Amine SCC Mitigation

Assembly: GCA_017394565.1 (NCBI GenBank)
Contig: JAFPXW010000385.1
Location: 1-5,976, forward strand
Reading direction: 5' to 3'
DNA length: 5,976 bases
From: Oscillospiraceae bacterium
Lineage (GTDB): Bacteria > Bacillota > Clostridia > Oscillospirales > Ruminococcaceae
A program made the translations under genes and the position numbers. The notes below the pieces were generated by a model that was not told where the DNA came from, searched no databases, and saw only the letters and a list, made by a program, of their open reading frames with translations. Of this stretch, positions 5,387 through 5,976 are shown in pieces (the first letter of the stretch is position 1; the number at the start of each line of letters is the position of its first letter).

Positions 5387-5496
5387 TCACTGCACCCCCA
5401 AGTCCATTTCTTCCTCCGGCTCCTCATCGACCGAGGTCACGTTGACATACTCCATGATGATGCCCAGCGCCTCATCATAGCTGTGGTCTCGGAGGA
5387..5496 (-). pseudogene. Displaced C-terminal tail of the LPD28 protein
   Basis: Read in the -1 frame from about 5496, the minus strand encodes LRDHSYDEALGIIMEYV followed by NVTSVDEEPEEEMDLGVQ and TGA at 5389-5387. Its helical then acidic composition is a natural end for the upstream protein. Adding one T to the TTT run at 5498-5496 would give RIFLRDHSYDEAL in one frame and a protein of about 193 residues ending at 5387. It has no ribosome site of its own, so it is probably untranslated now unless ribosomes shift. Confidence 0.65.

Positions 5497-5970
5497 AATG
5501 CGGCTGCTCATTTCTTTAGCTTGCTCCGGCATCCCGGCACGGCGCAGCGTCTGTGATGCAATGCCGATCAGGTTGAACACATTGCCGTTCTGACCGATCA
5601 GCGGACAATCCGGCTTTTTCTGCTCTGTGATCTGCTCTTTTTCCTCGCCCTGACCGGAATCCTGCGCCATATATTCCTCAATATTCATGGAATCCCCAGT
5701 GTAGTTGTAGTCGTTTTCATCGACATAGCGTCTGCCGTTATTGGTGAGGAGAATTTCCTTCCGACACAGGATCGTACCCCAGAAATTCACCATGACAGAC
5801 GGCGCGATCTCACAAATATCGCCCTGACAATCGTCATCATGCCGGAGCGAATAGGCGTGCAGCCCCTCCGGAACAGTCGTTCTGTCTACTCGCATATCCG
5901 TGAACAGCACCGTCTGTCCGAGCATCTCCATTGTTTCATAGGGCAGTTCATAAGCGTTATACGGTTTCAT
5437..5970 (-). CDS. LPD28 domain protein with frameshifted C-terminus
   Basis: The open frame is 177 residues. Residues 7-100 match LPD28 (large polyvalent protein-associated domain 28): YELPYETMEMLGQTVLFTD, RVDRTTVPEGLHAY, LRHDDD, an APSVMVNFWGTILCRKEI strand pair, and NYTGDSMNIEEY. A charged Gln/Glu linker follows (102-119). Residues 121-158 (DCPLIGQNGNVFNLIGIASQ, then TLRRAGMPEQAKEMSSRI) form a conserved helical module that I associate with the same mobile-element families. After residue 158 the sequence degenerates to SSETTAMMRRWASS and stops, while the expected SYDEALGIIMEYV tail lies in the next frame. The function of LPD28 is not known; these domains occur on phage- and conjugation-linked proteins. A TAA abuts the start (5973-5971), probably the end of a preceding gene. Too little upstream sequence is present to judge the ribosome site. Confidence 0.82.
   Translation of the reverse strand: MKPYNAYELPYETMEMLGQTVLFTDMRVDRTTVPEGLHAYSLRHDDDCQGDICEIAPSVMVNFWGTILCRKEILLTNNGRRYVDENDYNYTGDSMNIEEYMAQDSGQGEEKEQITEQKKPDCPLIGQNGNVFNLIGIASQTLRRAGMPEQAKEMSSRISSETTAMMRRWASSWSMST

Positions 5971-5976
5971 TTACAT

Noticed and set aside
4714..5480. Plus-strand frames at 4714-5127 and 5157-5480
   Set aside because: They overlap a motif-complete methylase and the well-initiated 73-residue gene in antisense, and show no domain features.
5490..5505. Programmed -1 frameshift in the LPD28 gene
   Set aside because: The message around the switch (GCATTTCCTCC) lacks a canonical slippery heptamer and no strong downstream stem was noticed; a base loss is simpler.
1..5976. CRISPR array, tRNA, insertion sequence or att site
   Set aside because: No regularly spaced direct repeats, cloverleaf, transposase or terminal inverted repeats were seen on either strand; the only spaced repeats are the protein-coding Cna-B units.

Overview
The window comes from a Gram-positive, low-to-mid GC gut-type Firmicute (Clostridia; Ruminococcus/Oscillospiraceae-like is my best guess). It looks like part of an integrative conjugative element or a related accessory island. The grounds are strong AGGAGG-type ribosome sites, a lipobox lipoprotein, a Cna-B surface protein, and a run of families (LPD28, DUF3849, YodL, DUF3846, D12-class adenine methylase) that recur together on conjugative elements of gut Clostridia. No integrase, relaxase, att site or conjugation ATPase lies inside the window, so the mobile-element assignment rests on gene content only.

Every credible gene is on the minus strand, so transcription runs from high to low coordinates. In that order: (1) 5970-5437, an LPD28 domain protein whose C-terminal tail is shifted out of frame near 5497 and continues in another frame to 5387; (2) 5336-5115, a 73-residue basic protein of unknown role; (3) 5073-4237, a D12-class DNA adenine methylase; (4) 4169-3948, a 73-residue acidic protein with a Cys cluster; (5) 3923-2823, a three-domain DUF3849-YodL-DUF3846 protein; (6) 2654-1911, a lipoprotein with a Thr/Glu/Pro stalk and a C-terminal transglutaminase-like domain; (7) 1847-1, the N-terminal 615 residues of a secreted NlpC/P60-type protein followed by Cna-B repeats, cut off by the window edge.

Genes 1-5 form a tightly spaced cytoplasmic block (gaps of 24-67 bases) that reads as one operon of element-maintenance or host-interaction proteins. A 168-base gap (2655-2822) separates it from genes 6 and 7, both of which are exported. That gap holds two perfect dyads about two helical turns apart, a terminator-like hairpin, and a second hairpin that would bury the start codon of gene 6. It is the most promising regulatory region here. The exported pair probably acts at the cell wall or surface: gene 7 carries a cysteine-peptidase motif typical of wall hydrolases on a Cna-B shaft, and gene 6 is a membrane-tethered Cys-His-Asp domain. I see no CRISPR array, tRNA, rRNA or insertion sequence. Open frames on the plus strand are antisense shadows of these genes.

In amine units, four types of environmental cracking are commonly encountered: sulfide stress cracking (SSC), hydrogen induced cracking (HIC), stress-oriented hydrogen induced cracking (SOHIC), and amine stress corrosion cracking. The first three cracking mechanisms relate to wet H2S damage and are discussed in detail in "A Guide to Wet H2S Damage Management," an ebook published by Inspectioneering earlier this year [2]. The focus of this article will be on amine SCC in amine units. This type of damage was first identified in the early 1950s [3-4], and it most often occurs in carbon steel components operating in lean amine service (amine mixed with water); specifically, monoethanolamine (MEA) and diethanolamine (DEA) services, although it can also occur in methyldiethanolamine (MDEA) and diisopropanolamine (DIPA) services [5-7]. Furthermore, cracking can manifest itself in regions of corrosion or uncorroded areas, making it difficult to quantitatively correlate corrosion severity to cracking propensity. Habitually, corrosion itself (wall loss) occurs due to the presence of dissolved acid gases, such as hydrogen sulfide and carbon dioxide, or amine degradation products such as heat stable salts (e.g., thiosulfates and thiocyanates) [7]. In rich amine service, where wet H2S results in the formation of an iron sulfide scale [2], amine SCC is not overly common because the scale acts as a protective coating for the ferritic steel substrate. As such, wet H2S damage mechanisms are usually more prevalent in rich amine service environments [2].